The 2nd British General Hospital was a British Army hospital that was deployed to Europe in 1939 in anticipation of the upcoming battles for Europe. The Hospital set up at Dieppe on the 17th September 1939, but was moved to Offranville on the 17th October 1939 where it would remain until the May of the following year when it made a number of strategic withdrawals before being evacuated back to the United Kingdom. That period in the winter of 1939/1940 was relatively quiet however, and at Christmas the Field Hospital issued its own Christmas cards for the men and women of the hospital to purchase and send back home to loved ones. These cards were simply printed in black on white card, however the design was attractive and it is an example of one of these we are looking at today in the second of our three festive posts.
The front of the card features the badges of the different nursing units operating from the hospital, here we see left to right Queen Alexandra’s Imperial Military Nursing Service Reserves (QAIMNRS), Queen Alexandra’s Imperial Nursing Service (QAIMNS) and The Territorial Army Nursing Service (TANS):
Inside the card is a picture of the hospital with a pencilled in note saying it was at Offranville near Dieppe:
Three of the nursing sisters have signed this card, presumably so it could act as a souvenir rather than being sent back to the UK:
A general hospital was a large hospital away from the front line and Margret Ellis was one of the nurses deployed to No 2 General Hospital in 1939 and 1940:
I was sent to Offranville, where we were lodged at various houses in the village. As I was the youngest sister in the unit, I was given a room in matron’s house, which in more normal times was inhabited by the mayor.
My room was furnished with a canvas camp bed, canvas bucket, canvas washbasin on a tripod and a small square canvas bath. We became expert at keeping ourselves clean under difficult circumstances.
No.2 G Hospital had 1,200 beds and was housed in tents that each held 20 beds. The heating in each tent consisted of a small Beatrice oil stove. There was one blanket per bed. Initially, we nursed pneumonias and many common ailments, such as ‘pains in legs’.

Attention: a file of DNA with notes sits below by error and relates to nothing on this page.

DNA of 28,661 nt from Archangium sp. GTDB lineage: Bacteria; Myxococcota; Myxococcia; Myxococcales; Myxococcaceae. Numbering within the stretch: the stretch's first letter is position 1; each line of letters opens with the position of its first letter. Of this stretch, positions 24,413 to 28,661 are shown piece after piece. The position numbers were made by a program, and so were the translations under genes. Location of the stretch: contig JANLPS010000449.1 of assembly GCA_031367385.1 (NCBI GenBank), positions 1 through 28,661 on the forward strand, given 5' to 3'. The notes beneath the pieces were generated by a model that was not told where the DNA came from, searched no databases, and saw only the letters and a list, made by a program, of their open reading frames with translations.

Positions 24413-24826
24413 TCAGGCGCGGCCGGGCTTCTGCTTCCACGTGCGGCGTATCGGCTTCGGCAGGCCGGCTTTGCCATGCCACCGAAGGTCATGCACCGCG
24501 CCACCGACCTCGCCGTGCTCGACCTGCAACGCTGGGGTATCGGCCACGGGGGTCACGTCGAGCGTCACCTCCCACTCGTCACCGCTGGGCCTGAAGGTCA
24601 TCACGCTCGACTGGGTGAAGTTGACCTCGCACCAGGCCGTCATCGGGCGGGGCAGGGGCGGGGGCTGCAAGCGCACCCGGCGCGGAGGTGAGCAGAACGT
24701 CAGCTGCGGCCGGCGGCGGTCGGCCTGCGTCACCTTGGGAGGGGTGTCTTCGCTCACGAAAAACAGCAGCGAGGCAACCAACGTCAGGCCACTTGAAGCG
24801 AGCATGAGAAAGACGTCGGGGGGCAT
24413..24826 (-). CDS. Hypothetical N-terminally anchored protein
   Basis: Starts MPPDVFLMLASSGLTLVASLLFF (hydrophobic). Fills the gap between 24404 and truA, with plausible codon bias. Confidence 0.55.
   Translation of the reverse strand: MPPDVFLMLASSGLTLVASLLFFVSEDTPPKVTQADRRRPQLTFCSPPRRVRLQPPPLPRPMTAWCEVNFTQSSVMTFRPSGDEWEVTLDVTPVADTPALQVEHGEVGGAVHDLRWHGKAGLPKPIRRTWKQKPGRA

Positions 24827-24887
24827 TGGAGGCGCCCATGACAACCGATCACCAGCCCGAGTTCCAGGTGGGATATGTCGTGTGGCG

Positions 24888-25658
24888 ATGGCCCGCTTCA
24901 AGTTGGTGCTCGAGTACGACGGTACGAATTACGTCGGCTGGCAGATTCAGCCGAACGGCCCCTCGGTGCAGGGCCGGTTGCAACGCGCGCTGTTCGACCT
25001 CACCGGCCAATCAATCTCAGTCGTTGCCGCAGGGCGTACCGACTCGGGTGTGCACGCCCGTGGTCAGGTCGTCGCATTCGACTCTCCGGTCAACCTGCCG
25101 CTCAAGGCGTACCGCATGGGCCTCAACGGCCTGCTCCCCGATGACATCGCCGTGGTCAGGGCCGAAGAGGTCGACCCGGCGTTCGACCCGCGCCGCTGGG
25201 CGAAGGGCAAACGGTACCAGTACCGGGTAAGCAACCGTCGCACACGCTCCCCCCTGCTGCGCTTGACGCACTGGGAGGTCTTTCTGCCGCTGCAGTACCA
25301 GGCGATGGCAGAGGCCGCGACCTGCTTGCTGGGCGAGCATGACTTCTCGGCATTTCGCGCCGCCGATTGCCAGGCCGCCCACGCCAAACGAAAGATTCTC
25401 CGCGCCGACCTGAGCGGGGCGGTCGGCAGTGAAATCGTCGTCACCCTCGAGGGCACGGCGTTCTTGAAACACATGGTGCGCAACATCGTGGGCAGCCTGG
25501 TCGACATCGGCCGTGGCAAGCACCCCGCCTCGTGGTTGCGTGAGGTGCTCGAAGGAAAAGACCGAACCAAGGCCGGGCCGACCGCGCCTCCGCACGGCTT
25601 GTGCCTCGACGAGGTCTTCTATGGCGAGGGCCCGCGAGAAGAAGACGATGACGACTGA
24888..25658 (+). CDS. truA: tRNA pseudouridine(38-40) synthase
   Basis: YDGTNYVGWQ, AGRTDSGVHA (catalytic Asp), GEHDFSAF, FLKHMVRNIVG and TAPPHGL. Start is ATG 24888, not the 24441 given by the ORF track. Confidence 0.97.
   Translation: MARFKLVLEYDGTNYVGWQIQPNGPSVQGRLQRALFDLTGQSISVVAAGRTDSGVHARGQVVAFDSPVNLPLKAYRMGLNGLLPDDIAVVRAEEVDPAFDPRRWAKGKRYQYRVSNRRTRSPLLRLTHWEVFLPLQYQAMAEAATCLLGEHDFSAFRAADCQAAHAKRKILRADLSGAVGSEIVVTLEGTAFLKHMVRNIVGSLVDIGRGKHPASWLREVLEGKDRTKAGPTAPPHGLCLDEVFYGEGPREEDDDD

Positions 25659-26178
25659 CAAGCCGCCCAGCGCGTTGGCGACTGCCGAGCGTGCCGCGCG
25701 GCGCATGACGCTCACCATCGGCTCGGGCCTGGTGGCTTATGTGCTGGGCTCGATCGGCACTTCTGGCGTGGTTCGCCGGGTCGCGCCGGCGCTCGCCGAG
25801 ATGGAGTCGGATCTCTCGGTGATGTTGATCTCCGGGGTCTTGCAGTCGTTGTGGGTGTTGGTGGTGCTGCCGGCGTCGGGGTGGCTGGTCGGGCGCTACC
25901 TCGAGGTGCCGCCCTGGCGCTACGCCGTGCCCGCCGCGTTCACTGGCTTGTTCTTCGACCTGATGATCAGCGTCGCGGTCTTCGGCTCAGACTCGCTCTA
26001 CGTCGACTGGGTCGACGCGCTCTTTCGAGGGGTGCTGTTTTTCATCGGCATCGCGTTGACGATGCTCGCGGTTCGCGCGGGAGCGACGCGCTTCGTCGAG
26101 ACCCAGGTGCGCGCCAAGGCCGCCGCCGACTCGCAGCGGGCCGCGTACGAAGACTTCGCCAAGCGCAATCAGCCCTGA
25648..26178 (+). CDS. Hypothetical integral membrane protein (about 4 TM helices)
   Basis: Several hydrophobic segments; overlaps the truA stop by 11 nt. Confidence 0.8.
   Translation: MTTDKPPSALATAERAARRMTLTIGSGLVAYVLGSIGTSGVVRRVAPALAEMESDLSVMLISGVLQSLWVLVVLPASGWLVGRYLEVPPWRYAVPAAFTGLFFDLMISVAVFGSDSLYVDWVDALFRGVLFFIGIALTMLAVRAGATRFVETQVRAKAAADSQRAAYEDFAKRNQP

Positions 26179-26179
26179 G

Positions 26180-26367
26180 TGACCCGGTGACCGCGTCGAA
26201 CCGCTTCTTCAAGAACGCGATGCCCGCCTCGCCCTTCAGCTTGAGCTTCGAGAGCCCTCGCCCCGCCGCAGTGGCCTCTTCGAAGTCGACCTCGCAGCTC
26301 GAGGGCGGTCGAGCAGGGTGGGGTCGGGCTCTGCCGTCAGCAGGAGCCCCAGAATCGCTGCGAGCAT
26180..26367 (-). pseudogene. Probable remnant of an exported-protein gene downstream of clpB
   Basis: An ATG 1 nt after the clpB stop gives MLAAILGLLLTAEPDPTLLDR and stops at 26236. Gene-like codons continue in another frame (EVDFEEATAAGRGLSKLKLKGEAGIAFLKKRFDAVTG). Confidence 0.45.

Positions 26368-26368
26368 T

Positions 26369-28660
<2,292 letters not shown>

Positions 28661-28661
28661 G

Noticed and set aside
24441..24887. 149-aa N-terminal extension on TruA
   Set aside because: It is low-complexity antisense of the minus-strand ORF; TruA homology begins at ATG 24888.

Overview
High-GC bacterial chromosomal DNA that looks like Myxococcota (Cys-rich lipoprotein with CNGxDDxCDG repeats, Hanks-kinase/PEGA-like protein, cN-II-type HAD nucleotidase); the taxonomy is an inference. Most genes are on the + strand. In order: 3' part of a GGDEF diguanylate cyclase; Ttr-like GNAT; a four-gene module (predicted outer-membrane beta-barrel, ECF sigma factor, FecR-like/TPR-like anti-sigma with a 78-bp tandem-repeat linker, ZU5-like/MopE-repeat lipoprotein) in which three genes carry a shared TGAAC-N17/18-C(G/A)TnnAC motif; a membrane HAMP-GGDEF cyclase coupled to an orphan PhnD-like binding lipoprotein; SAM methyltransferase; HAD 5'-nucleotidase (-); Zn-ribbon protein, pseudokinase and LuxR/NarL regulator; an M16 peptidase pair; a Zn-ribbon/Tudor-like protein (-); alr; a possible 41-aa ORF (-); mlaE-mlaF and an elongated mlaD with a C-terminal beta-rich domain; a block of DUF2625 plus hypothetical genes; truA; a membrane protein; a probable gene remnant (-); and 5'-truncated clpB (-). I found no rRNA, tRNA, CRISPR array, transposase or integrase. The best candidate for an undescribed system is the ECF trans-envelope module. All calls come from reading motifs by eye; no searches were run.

Many of the reserves had been sent to France without careful selection in the first rush of troops. As the weather turned colder the troops succumbed to bronchitis and pneumonia. There were no antibiotics available in those days: we had to rely on M and B 693 together with kaolin poultices and inhalants. Not easy in tented wards during a very cold, severe winter.
Then there was the mud. And the snow. Coal-burning stoves replaced the little Beatrice oil stoves, but these were of little use in cold, draughty tents.
The situation changed daily. We did what we could for the men before sending them on their way. I treated a leg injury not knowing my patient’s next destination I used a whole roll of Elastoplast to support him. For this, one of the Regular Army sisters in our unit reported me to matron. She accused me of being ‘too kind’ to the soldier.
The medical officer who was the head of the hospital spoke to me about this along with matron. My reply was that when we passed our final SRN, it was routine to go to matron’s office to receive the new style of headdress and belt, to which our qualification entitled us. When I went for mine, matron remarked to me that, apart from professional knowledge, human kindness was of equal importance. The colonel saluted me and walked away.